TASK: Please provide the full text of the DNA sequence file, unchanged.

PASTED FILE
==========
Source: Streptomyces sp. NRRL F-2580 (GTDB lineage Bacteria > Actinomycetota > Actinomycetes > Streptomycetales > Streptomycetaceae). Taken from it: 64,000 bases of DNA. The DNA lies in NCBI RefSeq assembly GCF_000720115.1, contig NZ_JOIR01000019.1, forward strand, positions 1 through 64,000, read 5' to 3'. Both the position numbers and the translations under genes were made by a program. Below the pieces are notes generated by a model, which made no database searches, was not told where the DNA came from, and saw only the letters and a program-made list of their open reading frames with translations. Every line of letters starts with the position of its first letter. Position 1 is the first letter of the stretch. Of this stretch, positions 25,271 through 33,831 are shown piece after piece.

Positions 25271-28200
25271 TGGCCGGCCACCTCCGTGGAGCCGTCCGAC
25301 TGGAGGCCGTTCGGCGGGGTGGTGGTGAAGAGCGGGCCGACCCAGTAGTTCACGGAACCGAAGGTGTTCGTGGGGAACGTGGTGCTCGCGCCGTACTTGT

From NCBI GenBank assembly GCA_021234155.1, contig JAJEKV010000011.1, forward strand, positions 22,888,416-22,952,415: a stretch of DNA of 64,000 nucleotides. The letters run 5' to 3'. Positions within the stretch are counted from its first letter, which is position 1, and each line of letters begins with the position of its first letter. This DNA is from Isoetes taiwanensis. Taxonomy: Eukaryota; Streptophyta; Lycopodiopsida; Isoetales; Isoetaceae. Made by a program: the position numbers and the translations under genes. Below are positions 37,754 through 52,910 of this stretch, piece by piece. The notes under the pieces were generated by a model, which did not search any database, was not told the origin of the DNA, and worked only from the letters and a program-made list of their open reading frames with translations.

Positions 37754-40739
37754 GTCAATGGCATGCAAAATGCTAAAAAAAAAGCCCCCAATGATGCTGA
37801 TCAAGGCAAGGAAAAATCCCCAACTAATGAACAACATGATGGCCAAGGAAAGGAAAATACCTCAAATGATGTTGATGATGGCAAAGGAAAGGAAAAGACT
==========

Source: Streptomyces sp. NRRL F-2580 (GTDB lineage Bacteria > Actinomycetota > Actinomycetes > Streptomycetales > Streptomycetaceae). Taken from it: 64,000 bases of DNA. The DNA lies in NCBI RefSeq assembly GCF_000720115.1, contig NZ_JOIR01000019.1, forward strand, positions 1 through 64,000, read 5' to 3'. Both the position numbers and the translations under genes were made by a program. Below the pieces are notes generated by a model, which made no database searches, was not told where the DNA came from, and saw only the letters and a program-made list of their open reading frames with translations. Every line of letters starts with the position of its first letter. Position 1 is the first letter of the stretch. Of this stretch, positions 25,271 through 33,831 are shown piece after piece.

Positions 25271-28200
25271 TGGCCGGCCACCTCCGTGGAGCCGTCCGAC
25301 TGGAGGCCGTTCGGCGGGGTGGTGGTGAAGAGCGGGCCGACCCAGTAGTTCACGGAACCGAAGGTGTTCGTGGGGAACGTGGTGCTCGCGCCGTACTTGT

From NCBI GenBank assembly GCA_021234155.1, contig JAJEKV010000011.1, forward strand, positions 22,888,416-22,952,415: a stretch of DNA of 64,000 nucleotides. The letters run 5' to 3'. Positions within the stretch are counted from its first letter, which is position 1, and each line of letters begins with the position of its first letter. This DNA is from Isoetes taiwanensis. Taxonomy: Eukaryota; Streptophyta; Lycopodiopsida; Isoetales; Isoetaceae. Made by a program: the position numbers and the translations under genes. Below are positions 37,754 through 52,910 of this stretch, piece by piece. The notes under the pieces were generated by a model, which did not search any database, was not told the origin of the DNA, and worked only from the letters and a program-made list of their open reading frames with translations.

Positions 37754-40739
37754 GTCAATGGCATGCAAAATGCTAAAAAAAAAGCCCCCAATGATGCTGA
37801 TCAAGGCAAGGAAAAATCCCCAACTAATGAACAACATGATGGCCAAGGAAAGGAAAATACCTCAAATGATGTTGATGATGGCAAAGGAAAGGAAAAGACT